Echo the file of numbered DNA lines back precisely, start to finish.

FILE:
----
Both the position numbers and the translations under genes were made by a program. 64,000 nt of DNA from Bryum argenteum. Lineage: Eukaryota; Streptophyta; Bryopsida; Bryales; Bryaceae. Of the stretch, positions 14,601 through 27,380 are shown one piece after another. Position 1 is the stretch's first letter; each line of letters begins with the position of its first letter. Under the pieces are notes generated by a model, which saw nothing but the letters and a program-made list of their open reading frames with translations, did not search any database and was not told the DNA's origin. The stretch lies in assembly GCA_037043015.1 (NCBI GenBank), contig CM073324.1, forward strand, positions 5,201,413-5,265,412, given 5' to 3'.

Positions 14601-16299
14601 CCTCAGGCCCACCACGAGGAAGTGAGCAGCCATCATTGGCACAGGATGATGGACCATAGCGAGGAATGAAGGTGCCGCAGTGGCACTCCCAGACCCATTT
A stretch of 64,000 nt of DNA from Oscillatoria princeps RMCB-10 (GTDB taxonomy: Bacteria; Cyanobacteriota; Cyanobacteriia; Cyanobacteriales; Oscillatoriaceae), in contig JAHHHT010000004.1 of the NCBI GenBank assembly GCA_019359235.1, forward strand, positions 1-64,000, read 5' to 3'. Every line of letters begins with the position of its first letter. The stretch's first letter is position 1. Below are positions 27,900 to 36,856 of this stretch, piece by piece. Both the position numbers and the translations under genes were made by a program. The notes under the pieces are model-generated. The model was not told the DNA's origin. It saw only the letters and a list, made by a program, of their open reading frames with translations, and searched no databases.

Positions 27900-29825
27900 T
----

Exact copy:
Both the position numbers and the translations under genes were made by a program. 64,000 nt of DNA from Bryum argenteum. Lineage: Eukaryota; Streptophyta; Bryopsida; Bryales; Bryaceae. Of the stretch, positions 14,601 through 27,380 are shown one piece after another. Position 1 is the stretch's first letter; each line of letters begins with the position of its first letter. Under the pieces are notes generated by a model, which saw nothing but the letters and a program-made list of their open reading frames with translations, did not search any database and was not told the DNA's origin. The stretch lies in assembly GCA_037043015.1 (NCBI GenBank), contig CM073324.1, forward strand, positions 5,201,413-5,265,412, given 5' to 3'.

Positions 14601-16299
14601 CCTCAGGCCCACCACGAGGAAGTGAGCAGCCATCATTGGCACAGGATGATGGACCATAGCGAGGAATGAAGGTGCCGCAGTGGCACTCCCAGACCCATTT
A stretch of 64,000 nt of DNA from Oscillatoria princeps RMCB-10 (GTDB taxonomy: Bacteria; Cyanobacteriota; Cyanobacteriia; Cyanobacteriales; Oscillatoriaceae), in contig JAHHHT010000004.1 of the NCBI GenBank assembly GCA_019359235.1, forward strand, positions 1-64,000, read 5' to 3'. Every line of letters begins with the position of its first letter. The stretch's first letter is position 1. Below are positions 27,900 to 36,856 of this stretch, piece by piece. Both the position numbers and the translations under genes were made by a program. The notes under the pieces are model-generated. The model was not told the DNA's origin. It saw only the letters and a list, made by a program, of their open reading frames with translations, and searched no databases.

Positions 27900-29825
27900 T